Monday, September 23, 2019

Poem: Canoe

I am in your canoe.

Until we capsize,

Or you throw me overboard,

I will be paddling next to you.

Justine Frederiksen

Saturday, September 21, 2019

Married for 66 years, man visits wife's grave every day

A man brings red roses to his wife's grave on their anniversary.
Most days I drive by the cemetery I see a man visiting his wife's grave. 
When it's hot he wears a hat and short sleeves; for the rain he brings a raincoat and umbrella. First he tidies up the flowers and grass near the headstone, then he stands with his arms folded for about 15 minutes.

For years I've wanted to talk to him, always hesitating for fear of disturbing him. But something made me stop recently and approach him with a small wave. When he waved back I asked, "Are you visiting your wife?"

"Yes," he said, nodding at the fresh red roses lying on the grass. "Today is our wedding day."

That was cool.

"We were married for more than 66 years," he said of his high school sweetheart. "And you're not going to believe this, but in all those years we never had an argument."

"We both grew up in homes where people were always yelling at each other, so we made up our minds that we weren't going to do that," he continued. "And we didn't. We had a lot of discussions, though, with time for me to talk and for her to talk. And by the time we went to bed, we had worked everything out."

To stay married, he said, you've got to be "willing to listen and you've got to be willing to admit when you're wrong.  And usually, my wife was the one who was right. As a husband, there are two things you should say every day: 'I love you' and 'Yes, dear.'"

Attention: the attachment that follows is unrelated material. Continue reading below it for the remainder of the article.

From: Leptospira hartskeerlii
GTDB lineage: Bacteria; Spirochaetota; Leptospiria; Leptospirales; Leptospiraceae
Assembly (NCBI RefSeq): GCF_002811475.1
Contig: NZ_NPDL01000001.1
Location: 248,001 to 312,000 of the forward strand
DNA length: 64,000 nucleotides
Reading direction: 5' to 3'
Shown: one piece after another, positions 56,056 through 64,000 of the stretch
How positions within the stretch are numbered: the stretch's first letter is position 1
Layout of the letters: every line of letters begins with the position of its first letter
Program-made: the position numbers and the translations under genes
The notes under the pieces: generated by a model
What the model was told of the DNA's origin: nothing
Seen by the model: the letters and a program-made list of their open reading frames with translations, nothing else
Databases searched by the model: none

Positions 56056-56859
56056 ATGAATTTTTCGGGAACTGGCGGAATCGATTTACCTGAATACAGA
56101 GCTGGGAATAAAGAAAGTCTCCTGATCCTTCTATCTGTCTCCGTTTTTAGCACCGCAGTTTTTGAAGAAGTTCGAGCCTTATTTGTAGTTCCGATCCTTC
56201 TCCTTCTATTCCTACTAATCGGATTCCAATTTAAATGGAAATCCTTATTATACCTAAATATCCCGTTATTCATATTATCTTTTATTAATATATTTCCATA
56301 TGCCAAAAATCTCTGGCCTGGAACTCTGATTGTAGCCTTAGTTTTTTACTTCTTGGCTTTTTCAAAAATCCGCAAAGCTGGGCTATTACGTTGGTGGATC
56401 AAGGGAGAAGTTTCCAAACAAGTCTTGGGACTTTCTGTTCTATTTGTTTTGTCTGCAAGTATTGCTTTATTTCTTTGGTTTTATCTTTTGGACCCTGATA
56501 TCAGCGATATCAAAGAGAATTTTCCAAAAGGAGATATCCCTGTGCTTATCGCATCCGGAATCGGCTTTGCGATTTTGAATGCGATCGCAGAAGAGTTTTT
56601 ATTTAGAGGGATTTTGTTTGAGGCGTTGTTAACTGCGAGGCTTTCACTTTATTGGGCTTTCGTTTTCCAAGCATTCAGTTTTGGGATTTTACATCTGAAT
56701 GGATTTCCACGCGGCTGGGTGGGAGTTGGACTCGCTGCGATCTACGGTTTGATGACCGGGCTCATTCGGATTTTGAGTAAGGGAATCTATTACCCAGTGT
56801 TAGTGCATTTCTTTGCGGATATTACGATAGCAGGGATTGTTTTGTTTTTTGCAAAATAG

When asked what he liked about his wife when they met, he said it was her beautiful smile.
"I don't think there was another woman with a more beautiful smile. And she was pretty inside and out."

When asked what he thinks about as he stands over the headstone carved with both of their names, he said he mostly thinks of the good times. But there is a headstone to the right belonging to one of their children.

"That was the saddest day of our lives," he said, explaining that the couple bought two headstones then, one for themselves and one for their child.

When asked why he visits his wife's grave every day he said, "I'm 92 and half now, so I don't have much else to do. And she gave me her life. It's the least I can do."

To respect the man's privacy, the photo was edited to remove the names from the headstone.  

Saturday, September 7, 2019

Cat Story: Twenty years of friendship came in a cardboard box

He came to me in a box my sister had poked air holes in and taped shut for the drive from Arizona to California.
She put down the box and it shook and meowed until I finally opened it, revealing a black and white kitten built like a Great Dane with long legs, ears as big as his head and a solid black nose.

That was cool.

What wasn't cool was his reputation, having destroyed blinds, drapes and even a tablecloth at his previous stops. Then that first night he terrorized me, running up the covers until he found my face and swatted at it. I lay there with the covers to my nose, waiting for his feet to come running up my body again. The next morning, I told my sister to take him back when she left.